Halloween helped the slasher genre make a name for itself in 1978. As everyone knows, there are a dozen or two other films that previously helped define the genre. Peeping Tom and Psycho are two films that always get thrown into the conversation. Both came out in 1960, and many other films also influenced the genre pre-1960. But I’m more interested in 1976’s The Town That Dreaded Sundown and its relationship with the 2014 film of the same name that is far more interested in legacy, and the evolution of the slasher genre.
In 1946, in the town of Texarkana, Texas, there was a murderer known as the Phantom Killer. Across four months, he attacked eight people and murdered five. These series of murders was the basis of the ‘76 film. Like many other films around that era, it would claim that it is based on a true story. There was massive success from another based-in Texan film that came out two years prior, The Texas Chainsaw Massacre. It led the charges with its most significant pull, “based on true events.” Now, we know that Leatherface’s adventures are entirely fictional, but bits and pieces were picked and inspired by Ed Gein. When Sundown was released, there was enough changed and fabricated, but the events were still ac¡tually based on actual events. At least more than The Texas Chainsaw Massacre.
The difference also was that Sundown treated its film as if it was almost a documentary filled with reenactments. The film has an omniscient narrator that always dictates exactly how things were, and who worked on the case. It was as if the narrator was reading out the police descriptions of the crime. The first half of the film is filled with partial comedy or not taking anything serious thanks to characters like Sparkplug, who doesn’t seem to know how to find a good middle ground when driving.
As the film continues, we get more and more realized moments with The Phantom, and eventually, we get more detailed “intimate” moments in his spree as he uses a knife attached to a trombone to murder a woman. The way we see these moments be replayed and reenacted on screen, it’s hard not to picture and imagine another serial killer that also had a film based on his spree, the Zodiac killer.
Alfonso Gomez-Rejon came from working with Ryan Murphy on Glee and American Horror Story and directed The Town That Dreaded Sundown (2014). And from acknowledging the first film, leads to an entire legacy of this town and film. The first film ends with a crowd about to watch the same movie we just watched, and its fitting that the remake/sequel begins with a group that is watching the same film at a drive-in. According to the 2014 version, the town of Texarkana had almost moved on from the incidents at first. The town adopted and avoided strangers when originally, they were friendlier, and now they’re more fearful of strangers. When the ‘76 version came out, the city relived their pains and the losses of real people. And now the film is a Halloween tradition, where every year the film is always played at theatres. The town can’t escape its past and pain, but as time went on, the world got became violent and terrifying. But they haven’t moved on yet.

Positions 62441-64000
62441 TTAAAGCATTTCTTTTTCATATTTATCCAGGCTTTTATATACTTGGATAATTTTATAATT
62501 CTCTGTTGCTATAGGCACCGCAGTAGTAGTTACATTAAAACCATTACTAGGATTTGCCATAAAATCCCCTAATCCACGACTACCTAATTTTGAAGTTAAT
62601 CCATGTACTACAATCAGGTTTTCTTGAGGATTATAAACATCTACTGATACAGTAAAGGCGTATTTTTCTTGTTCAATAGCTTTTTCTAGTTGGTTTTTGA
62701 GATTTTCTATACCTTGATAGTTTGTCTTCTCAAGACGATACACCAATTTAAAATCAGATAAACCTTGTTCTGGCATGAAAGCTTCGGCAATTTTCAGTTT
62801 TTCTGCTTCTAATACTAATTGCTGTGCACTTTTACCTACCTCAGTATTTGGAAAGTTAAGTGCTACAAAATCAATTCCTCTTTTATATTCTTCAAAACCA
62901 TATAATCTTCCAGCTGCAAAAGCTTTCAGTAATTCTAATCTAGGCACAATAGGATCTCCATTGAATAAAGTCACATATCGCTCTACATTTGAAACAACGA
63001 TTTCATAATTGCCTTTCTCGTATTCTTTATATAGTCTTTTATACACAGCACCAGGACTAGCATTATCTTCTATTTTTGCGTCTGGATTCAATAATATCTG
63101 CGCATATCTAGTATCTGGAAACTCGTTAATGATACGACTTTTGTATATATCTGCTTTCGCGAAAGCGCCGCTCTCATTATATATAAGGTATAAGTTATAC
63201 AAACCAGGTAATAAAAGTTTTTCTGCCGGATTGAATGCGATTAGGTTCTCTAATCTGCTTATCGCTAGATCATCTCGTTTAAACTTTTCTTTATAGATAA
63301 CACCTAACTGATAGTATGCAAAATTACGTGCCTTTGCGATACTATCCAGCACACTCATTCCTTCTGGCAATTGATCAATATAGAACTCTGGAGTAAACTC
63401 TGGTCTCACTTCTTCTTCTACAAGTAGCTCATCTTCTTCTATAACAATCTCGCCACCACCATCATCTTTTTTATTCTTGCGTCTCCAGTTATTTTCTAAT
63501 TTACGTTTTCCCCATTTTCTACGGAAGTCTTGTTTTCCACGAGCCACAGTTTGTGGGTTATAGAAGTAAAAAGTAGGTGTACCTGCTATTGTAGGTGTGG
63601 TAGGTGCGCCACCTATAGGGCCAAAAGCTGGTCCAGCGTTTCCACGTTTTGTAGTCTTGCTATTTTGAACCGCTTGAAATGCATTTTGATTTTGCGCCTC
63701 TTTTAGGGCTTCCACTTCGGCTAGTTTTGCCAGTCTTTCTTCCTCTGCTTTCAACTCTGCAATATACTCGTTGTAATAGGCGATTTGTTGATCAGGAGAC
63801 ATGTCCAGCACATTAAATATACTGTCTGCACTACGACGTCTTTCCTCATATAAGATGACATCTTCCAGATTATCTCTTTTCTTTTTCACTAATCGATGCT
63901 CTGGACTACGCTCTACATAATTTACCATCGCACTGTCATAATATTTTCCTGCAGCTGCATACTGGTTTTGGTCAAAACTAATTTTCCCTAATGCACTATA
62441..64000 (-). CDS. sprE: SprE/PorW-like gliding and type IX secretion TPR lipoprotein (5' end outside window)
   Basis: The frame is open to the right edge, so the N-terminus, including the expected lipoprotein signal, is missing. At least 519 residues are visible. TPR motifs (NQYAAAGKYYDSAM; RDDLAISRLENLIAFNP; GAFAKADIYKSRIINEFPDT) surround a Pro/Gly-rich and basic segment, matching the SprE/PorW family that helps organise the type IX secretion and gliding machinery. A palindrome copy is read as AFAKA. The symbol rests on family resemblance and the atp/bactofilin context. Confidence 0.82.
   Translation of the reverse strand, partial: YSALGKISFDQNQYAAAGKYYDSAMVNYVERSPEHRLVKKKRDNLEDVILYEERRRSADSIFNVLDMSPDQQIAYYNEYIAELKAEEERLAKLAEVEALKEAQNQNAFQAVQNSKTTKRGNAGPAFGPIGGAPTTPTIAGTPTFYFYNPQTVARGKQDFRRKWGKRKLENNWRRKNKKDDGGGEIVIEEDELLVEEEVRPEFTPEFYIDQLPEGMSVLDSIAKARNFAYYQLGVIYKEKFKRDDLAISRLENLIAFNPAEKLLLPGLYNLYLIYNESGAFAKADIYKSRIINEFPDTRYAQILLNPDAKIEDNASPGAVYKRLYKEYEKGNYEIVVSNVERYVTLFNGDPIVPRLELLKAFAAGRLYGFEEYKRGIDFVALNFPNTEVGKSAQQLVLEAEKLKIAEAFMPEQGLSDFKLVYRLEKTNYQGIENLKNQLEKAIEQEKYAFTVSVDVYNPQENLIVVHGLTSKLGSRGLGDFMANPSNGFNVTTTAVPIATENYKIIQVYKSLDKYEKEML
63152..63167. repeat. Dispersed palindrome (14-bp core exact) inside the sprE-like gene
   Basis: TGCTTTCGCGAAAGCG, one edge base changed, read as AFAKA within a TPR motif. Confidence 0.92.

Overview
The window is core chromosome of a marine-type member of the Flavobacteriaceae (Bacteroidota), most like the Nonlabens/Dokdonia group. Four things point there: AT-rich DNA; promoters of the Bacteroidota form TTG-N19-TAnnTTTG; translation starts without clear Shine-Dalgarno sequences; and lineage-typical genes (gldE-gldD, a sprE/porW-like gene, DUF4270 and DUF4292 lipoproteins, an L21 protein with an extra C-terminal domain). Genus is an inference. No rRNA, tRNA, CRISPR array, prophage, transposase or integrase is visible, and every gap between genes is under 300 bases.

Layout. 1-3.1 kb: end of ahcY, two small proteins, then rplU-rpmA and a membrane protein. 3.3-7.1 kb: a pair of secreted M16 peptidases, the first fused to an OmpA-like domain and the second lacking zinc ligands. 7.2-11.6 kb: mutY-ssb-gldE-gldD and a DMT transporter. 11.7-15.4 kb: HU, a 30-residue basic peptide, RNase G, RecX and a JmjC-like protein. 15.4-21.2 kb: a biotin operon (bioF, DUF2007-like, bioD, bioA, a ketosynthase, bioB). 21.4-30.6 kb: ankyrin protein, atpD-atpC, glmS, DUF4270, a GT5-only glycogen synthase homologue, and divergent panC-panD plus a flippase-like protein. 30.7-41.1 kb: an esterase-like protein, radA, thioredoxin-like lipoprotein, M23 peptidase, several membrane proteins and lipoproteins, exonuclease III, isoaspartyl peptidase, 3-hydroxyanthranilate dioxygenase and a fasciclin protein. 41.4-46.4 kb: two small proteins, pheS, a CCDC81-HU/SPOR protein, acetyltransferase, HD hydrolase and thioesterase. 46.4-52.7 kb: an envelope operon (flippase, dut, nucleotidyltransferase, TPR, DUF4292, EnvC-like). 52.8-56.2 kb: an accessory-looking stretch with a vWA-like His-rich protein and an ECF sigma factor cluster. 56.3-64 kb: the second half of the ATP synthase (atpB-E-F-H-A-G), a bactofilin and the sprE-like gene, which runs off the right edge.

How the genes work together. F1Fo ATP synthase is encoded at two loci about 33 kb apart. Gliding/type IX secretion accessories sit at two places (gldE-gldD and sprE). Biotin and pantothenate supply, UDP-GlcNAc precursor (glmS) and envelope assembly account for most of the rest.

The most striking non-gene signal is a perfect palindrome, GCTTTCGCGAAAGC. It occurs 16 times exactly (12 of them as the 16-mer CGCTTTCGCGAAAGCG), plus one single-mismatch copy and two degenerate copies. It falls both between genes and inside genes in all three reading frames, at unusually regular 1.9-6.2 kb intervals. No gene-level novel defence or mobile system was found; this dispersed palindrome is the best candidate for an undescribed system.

This is evident very quickly in the film, with the death of Corey Holland, we see a far more violent and brutal attack. A lot of the deaths were more implied and hidden in cuts and barely shown in the original. But slashers have evolved since the time of Texas Chainsaw (which is brutal and terrifying but doesn’t show much). Modern horror audiences revel in the blood and guts, so they revved the kills up. In comparison, Alfonso’s work in the second season of American Horror Story is more intense and graphic than older slasher films. Not to mention the surge of “torture porn” films whose sole purpose is to have bodies that will meet gruesome ends with no sense of any character development.
Alfonso shot onto the movie scene like a cannon thanks to all the incredible style that he helped curate but also stole off Asylum, the second season of AHS. The use of dutch angles, the beautiful camera work as it glides in the scene, and the excessive use of split diopter shots. When you’re watching the 2014 version, it’s easy to see it as a remnant of the Grindhouse era but shot through digital cameras and lots of glamour. This almost sounds redundant, but from the title cards and the set decoration scream “‘70s.” It’s as if Texarkana hasn’t moved on from the atrocities that hurt their town almost 70 years ago. Even all the kills that occur in the film are adaptations and reenactments of the original, albeit a bit more violent, but the same order and gaps in time nonetheless.
The Gomez-Rejon helmed film is fascinating because it questions what happens to the survivors who have their traumas shown as entertainment and movies. But yet, it still does the same thing. But by pushing the film to discuss that and then show us entirely fictional events, it allows for creative freedom.
The first film pre-dates the slasher hype of the ’80s, and the second lives amidst the post-Scream era of self-referencing and meta-based films. Since the second film holds onto the original’s legacy and style, the 2014 film is both of the moment and a love letter to the original. To this day, the 2014 film has made less than $200,000, which is heartbreaking. There is so much love for the genre, and the sub-genre and even Alfonso’s home state of Texas.